CEEN267. EPICS II: CIVIL ENGINEERING. 3.0 Semester Hrs.

Equivalent with EPIC267,
(II): Design EPICS II builds on the design process introduced in Design EPICS I, which focuses on open-ended problem solving in which students integrate teamwork and communication with the use of computer software as tools to solve engineering problems. Computer applications emphasize information acquisition and processing based on knowing what new information is necessary to solve a problem and where to find the information efficiently.Prerequisite: EDNS151, EDNS155, EDNS192, or HNRS115. 3 hours lecture; 3 semester hours.

CEEN298. SPECIAL TOPICS. 1-6 Semester Hr.

(I, II) Pilot course or special topics course. Topics chosen from special interests of instructor(s) and student(s). Usually the course is offered only once. Prerequisite: none. Variable credit; 1 to 6 credit hours. Repeatable for credit under different titles.

CEEN299. INDEPENDENT STUDY. 1-6 Semester Hr.

(I, II) Individual research or special problem projects supervised by a faculty member, also, when a student and instructor agree on a subject matter, content, and credit hours. Prerequisite: Independent Study form must be completed and submitted to the Registrar. Variable credit; 1 to 6 credit hours. Repeatable for credit.

CEEN301. FUNDAMENTALS OF ENVIRONMENTAL SCIENCE AND ENGINEERING I. 3.0 Semester Hrs.

Equivalent with EGGN353,ESGN353,
(I, II) This course introduces fundamentals of environmental science & engineering as applied to water resource management and environmental problem solving. Topics include environmental regulation, toxicology, material balance, applications in environmental chemistry, hydrology, water quality management, water supply and treatment, and wastewater treatment and reuse. Topical discussions will address major sources and concerns in measurement, practice and underlying theory in the field of environmental engineering. The course also includes field trips to local water and wastewater treatment facilities to integrate theory with practice. Prerequisites: CHGN122, PHGN100. 3 hours lecture; 3 semester hours.

CEEN302. FUNDAMENTALS OF ENVIRONMENTAL SCIENCE AND ENGINEERING II. 3.0 Semester Hrs.

Equivalent with EGGN354,ESGN354,
(I, II) Introductory level fundamentals in atmospheric systems, air pollution control, solid waste management, hazardous waste management, waste minimization, pollution prevention, role and responsibilities of public institutions and private organizations in environmental management(relative to air, solid and hazardous waste). Prerequisite: CHGN122, PHGN100 and MATH213. 3 hours lecture; 3 semester hours.

CEEN303. ENVIRONMENTAL ENGINEERING LABORATORY. 3.0 Semester Hrs.

Equivalent with ESGN355,
(I) This course introduces the laboratory and experimental techniques used for generating and interpreting data in environmental science and engineering related to water, land, and environmental health. An emphasis is placed on quantitative chemical and microbiological analysis of water and soil samples relevant to water supply and wastewater discharge. Topics include basic water quality measurements (pH, conductivity, etc.) and quantitative analysis of chemicals by chromatographic and mass spectrometric techniques. Advanced topics include quantitative and qualitative analysis of bioreactor performance, bench testing for water treatment, and measurement and control of disinfection by-products. Prerequisites: CEEN301 or CEEN302. 1 hour lecture, 6 hours lab; 3 semester hours.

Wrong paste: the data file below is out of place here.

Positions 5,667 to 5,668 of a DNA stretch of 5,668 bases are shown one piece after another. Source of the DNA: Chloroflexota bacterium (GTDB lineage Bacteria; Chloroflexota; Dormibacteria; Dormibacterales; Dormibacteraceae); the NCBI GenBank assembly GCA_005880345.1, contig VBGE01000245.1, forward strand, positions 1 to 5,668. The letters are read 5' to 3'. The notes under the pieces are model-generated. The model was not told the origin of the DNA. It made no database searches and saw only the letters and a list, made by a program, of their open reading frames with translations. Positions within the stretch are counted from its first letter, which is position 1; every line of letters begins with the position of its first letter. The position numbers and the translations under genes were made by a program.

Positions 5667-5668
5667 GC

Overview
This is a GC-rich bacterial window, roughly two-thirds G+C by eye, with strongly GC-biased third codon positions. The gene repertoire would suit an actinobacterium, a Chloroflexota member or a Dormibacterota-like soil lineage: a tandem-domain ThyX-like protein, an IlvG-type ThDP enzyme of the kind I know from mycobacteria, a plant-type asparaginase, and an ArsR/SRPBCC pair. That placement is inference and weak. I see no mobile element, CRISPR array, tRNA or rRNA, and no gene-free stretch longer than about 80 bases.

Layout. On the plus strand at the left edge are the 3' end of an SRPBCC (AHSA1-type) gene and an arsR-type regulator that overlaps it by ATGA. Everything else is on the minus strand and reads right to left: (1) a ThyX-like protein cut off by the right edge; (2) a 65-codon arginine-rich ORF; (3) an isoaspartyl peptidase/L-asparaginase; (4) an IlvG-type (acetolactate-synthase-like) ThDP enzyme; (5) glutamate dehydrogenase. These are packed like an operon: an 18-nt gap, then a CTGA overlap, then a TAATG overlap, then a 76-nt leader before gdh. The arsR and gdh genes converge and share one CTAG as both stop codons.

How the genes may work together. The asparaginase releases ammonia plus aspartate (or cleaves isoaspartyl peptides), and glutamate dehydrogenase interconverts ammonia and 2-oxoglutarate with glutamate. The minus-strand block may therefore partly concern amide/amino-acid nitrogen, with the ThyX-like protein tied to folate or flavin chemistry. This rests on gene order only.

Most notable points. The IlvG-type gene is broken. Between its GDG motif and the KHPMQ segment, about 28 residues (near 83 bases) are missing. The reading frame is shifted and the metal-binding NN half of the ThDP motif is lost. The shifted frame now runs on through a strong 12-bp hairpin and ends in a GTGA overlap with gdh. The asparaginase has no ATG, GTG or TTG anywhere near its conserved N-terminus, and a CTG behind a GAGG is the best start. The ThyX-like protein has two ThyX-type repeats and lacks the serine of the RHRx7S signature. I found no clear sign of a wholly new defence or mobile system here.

CEEN310. FLUID MECHANICS FOR CIVIL AND ENVIRONMENTAL ENGINEERING. 3.0 Semester Hrs.

(I, II) The study and application of principles of incompressible fluid mechanics. Topics include: hydrostatic forces on submerged surfaces, buoyancy, control volume analysis, conservation of mass, fluid motion, Bernoulli's equation and conservation of energy, momentum, dimensional analysis, internal flow (pipe systems), external flow (drag and lift), flow in open channels, and hydraulic jumps. The course will also introduce concepts about municipal water supply networks and storm water drainage and wastewater collection and treatment systems. May not also receive credit for PEGN251 or MEGN351. Prerequisites: PHGN100. Co-requisites: CEEN241. 3 lecture hours, 3 semester hours.

CEEN311. MECHANICS OF MATERIALS. 3.0 Semester Hrs.

Equivalent with EGGN320,
(I, II, S) Fundamentals of stresses and strains, material properties including axial, torsional, bending, and combined loadings. Stress at a point; stress transformations and Mohr's circle for stress; beam deflections, thin-wall pressure vessels, columns and buckling, and stress concentrations. May not also receive credit for MEGN312. Prerequisite: CEEN241. 3 hours lecture; 3 semester hours.

CEEN312. SOIL MECHANICS. 3.0 Semester Hrs.

Equivalent with EGGN361,
(I, II) An introductory course covering the engineering properties of soil, soil phase relationships and classification. Principle of effective stress. Seepage through soils and flow nets. Soil compressibility, consolidation and settlement prediction. Shear strength of soils. Prerequisite: CEEN311. 3 hours lecture; 3 semester hours.